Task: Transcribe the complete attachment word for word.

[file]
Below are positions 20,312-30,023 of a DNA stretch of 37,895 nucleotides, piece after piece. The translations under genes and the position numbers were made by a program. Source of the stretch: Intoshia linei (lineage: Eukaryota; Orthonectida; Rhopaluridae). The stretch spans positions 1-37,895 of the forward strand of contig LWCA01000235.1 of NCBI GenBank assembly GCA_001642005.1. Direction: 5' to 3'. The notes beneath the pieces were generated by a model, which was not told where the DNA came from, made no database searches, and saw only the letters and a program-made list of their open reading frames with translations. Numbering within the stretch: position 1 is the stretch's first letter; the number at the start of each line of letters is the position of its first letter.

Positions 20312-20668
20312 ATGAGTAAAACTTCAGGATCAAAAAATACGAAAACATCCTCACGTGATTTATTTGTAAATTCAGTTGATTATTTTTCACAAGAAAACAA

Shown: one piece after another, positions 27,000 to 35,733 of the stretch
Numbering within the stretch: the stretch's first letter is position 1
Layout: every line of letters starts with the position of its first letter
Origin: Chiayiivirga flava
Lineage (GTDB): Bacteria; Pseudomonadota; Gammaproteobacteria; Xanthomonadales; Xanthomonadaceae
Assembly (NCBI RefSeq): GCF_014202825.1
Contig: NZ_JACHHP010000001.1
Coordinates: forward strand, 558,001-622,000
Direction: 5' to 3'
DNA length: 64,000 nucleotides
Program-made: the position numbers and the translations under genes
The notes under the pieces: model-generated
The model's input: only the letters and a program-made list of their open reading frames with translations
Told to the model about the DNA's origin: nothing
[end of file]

Below are positions 20,312-30,023 of a DNA stretch of 37,895 nucleotides, piece after piece. The translations under genes and the position numbers were made by a program. Source of the stretch: Intoshia linei (lineage: Eukaryota; Orthonectida; Rhopaluridae). The stretch spans positions 1-37,895 of the forward strand of contig LWCA01000235.1 of NCBI GenBank assembly GCA_001642005.1. Direction: 5' to 3'. The notes beneath the pieces were generated by a model, which was not told where the DNA came from, made no database searches, and saw only the letters and a program-made list of their open reading frames with translations. Numbering within the stretch: position 1 is the stretch's first letter; the number at the start of each line of letters is the position of its first letter.

Positions 20312-20668
20312 ATGAGTAAAACTTCAGGATCAAAAAATACGAAAACATCCTCACGTGATTTATTTGTAAATTCAGTTGATTATTTTTCACAAGAAAACAA

Shown: one piece after another, positions 27,000 to 35,733 of the stretch
Numbering within the stretch: the stretch's first letter is position 1
Layout: every line of letters starts with the position of its first letter
Origin: Chiayiivirga flava
Lineage (GTDB): Bacteria; Pseudomonadota; Gammaproteobacteria; Xanthomonadales; Xanthomonadaceae
Assembly (NCBI RefSeq): GCF_014202825.1
Contig: NZ_JACHHP010000001.1
Coordinates: forward strand, 558,001-622,000
Direction: 5' to 3'
DNA length: 64,000 nucleotides
Program-made: the position numbers and the translations under genes
The notes under the pieces: model-generated
The model's input: only the letters and a program-made list of their open reading frames with translations
Told to the model about the DNA's origin: nothing